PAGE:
I write this to bear witness to my personal and professional impressions of Jeff Moore. I have known Jeff since the early 1990’s when we were co-workers at Federated Media in Fort Wayne, Indiana. I quickly grew to respect Jeff’s on-air work and professionalism around the station, but I soon found out that Jeff is more than an on-air talent. He is also a talented music director, programmer, operations manager, family man and a latter-day philosopher on the state and future of radio whose opinions should be widely heard and debated.
Jeff, simply put, “gets it.” He is a senior broadcaster who, like me, remembers the way it was when radio was far more profitable, far more relevant, and far more FUN both for broadcasters and the audience they serve, and is working to save the industry from its own avarice and self-consuming behavior. His manifesto for the future of radio, which I am sure he will share a copy of with you, is compelling reading not only for us who remember radio, but those who are currently practicing it without a clue and those who are yet to become practitioners of our art. Understanding the need for profitability but also realizing why we’ve lost our compass, his thoughts on the industry and its direction produce very positive responses from everyone I have shared them with.
As a people manager, Jeff cares about people as employees only after he is concerned about them as people. He is able to balance the needs of the audience, the needs of the radio station and the needs of its listeners and advertisers in a way that all wind up better off. He has an understanding of the music industry, especially country music and its derivatives, which give him direction to program music in such a way that the audience is neither excessively musically challenged nor bored with the same stuff that you can find on every other jukebox on the air. The concept of “air talent” is alive and well with him, and he is able to recruit, motivate and hone the acts of air talent; a lost art indeed in the days of overconsulted, voicetracked radio.
I first knew Jeff as an afternoon drive talent and music director which was subsequent and concurrent to his having been an owner of radio stations, and I was an air talent at a sister station in the building. He took a position as a PD at a radio station elsewhere and I got to work with him again, this time I was brought in as a consulting engineer to fix some severe transmitter and audio problems. I got to see Jeff as a manager in that capacity and was well impressed with his ability to manage many aspects of a broadcast facility, especially the often difficult interactions between sales and programming. Jeff’s continued involvement in the industry is from a perspective of having done just about everything that you can do in a radio station, and this viewpoint is one that is becoming increasingly hard to find.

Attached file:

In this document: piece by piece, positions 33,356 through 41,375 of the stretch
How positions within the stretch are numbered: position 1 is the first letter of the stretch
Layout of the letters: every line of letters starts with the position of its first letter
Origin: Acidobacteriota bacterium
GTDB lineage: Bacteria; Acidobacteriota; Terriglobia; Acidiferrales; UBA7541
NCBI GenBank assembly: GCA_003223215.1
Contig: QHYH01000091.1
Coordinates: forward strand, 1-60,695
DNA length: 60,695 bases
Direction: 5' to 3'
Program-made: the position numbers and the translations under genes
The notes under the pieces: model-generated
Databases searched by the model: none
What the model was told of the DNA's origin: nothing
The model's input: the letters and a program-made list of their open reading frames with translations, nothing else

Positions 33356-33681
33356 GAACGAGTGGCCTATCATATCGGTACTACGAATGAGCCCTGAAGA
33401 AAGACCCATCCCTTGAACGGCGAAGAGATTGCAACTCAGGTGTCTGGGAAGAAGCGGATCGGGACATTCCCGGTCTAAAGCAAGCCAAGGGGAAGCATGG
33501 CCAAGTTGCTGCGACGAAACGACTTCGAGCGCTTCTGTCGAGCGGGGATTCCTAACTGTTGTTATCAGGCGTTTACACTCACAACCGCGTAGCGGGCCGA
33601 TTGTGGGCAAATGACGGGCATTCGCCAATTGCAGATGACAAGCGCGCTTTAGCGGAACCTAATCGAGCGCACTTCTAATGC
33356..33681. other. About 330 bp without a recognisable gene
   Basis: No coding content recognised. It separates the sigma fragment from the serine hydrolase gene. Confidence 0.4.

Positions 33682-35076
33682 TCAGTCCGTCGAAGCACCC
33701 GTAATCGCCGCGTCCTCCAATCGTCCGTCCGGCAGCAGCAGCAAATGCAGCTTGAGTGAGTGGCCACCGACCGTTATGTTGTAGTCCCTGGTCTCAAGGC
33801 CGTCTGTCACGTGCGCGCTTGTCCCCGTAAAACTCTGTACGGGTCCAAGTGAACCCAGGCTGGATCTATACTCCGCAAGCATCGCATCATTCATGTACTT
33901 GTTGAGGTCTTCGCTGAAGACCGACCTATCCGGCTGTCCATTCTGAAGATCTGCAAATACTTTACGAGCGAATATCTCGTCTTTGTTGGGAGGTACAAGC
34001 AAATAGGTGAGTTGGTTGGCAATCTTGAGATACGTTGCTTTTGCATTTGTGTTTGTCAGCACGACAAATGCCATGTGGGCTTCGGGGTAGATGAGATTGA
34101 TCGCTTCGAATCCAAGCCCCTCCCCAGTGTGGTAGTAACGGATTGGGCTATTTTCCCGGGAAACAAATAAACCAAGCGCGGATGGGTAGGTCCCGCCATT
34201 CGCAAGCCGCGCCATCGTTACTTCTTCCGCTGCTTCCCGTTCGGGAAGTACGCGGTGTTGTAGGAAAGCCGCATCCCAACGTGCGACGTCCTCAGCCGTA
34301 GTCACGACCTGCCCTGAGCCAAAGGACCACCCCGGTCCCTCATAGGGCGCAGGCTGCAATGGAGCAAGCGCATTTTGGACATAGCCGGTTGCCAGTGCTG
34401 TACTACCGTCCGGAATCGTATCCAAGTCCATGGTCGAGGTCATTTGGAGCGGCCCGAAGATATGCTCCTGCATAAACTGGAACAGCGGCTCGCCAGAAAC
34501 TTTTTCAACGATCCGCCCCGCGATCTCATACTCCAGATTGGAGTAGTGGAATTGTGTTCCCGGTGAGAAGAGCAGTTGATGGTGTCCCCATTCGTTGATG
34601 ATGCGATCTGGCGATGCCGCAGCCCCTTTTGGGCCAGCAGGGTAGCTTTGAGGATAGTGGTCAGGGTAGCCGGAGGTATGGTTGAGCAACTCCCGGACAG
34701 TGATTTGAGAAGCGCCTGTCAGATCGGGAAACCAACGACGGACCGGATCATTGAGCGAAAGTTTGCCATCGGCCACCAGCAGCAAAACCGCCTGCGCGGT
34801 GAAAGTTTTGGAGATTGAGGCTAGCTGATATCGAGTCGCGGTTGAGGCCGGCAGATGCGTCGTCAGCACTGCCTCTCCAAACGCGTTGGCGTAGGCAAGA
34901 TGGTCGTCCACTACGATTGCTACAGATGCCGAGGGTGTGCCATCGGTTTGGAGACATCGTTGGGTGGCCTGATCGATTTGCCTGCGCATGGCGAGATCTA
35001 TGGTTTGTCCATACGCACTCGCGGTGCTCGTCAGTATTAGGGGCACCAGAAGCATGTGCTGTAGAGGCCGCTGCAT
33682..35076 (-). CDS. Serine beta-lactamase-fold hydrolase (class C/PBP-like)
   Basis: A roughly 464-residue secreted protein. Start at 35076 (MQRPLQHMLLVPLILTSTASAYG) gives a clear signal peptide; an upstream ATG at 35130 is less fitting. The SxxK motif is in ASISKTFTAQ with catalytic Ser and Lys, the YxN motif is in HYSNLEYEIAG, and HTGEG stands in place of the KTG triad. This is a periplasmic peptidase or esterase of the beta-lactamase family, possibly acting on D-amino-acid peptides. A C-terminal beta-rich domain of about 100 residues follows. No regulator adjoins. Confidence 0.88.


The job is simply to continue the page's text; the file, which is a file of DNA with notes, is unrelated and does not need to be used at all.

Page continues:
In the intervening years, I am proud to now call Jeff a good friend as well as a trusted colleague. He is a family man whose appreciation for the stability of a home life carries through to his involvement with people under his management. A large group CEO once told me that radio is not people intensive, it’s good people intensive…and Jeff has an ability to find out where the good bones are buried. I am personally frustrated by his continued work in small markets when I know that his level of talent is desperately needed in larger markets that have become in dire need of rehabilitation by broadcasters who truly love our industry, but also have the ability to apply legacy values to modern situations and generate legacy levels of success. As I have risen through the market levels to the very largest markets in the country, I see more and more need for his kind of vision and leadership in an increasingly competitive radio environment. Jeff can make your station special and unique—and with the right sales team, uniquely profitable—in today’s broadcast reality.
In your consideration of his credentials, please give thought to the value of a curriculum vitae that brings all of this together in one outstanding person. I believe that you will not find a more hard working, polished, skilled broadcaster in your roster of potential employees. Should you wish to discuss Jeff Moore’s qualifications personally, I can be reached at 312-446-9151.
Paul A. Strater